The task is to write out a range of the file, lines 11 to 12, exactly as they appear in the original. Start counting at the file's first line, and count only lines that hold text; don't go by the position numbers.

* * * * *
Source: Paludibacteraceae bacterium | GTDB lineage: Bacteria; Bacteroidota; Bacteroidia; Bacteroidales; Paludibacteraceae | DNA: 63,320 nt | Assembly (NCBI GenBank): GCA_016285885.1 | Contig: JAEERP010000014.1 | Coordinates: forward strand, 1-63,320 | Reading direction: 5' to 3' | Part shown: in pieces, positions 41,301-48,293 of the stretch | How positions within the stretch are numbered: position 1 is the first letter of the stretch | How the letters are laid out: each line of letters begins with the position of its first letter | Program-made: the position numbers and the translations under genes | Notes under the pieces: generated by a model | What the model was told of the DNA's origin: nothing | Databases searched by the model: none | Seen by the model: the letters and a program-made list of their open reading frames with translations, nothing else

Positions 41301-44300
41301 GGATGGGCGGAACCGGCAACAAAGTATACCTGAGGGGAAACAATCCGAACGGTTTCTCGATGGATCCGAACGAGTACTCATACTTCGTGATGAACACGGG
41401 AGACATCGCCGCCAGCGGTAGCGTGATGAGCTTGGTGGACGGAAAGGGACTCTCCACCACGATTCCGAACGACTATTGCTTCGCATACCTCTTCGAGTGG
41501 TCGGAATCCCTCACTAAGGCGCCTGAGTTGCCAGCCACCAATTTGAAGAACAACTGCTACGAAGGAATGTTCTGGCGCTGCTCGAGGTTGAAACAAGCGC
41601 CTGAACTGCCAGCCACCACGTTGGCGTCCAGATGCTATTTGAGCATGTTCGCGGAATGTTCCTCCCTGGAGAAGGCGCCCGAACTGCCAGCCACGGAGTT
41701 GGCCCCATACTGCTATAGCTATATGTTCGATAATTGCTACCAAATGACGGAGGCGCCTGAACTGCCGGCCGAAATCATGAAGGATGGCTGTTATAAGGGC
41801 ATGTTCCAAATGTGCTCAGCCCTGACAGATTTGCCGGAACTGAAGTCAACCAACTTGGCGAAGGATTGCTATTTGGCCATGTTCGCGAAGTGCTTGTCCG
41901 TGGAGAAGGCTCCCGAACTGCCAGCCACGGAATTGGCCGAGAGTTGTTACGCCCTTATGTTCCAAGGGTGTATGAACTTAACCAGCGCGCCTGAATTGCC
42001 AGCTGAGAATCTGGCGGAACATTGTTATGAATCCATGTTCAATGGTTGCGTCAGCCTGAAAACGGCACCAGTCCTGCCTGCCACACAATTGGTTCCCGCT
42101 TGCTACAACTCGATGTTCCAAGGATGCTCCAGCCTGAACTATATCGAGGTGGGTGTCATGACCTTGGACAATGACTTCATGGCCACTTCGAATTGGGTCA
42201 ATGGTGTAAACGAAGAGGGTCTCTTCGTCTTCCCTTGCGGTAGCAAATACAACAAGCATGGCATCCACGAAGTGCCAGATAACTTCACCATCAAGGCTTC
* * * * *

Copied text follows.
42101 TGCTACAACTCGATGTTCCAAGGATGCTCCAGCCTGAACTATATCGAGGTGGGTGTCATGACCTTGGACAATGACTTCATGGCCACTTCGAATTGGGTCA
42201 ATGGTGTAAACGAAGAGGGTCTCTTCGTCTTCCCTTGCGGTAGCAAATACAACAAGCATGGCATCCACGAAGTGCCAGATAACTTCACCATCAAGGCTTC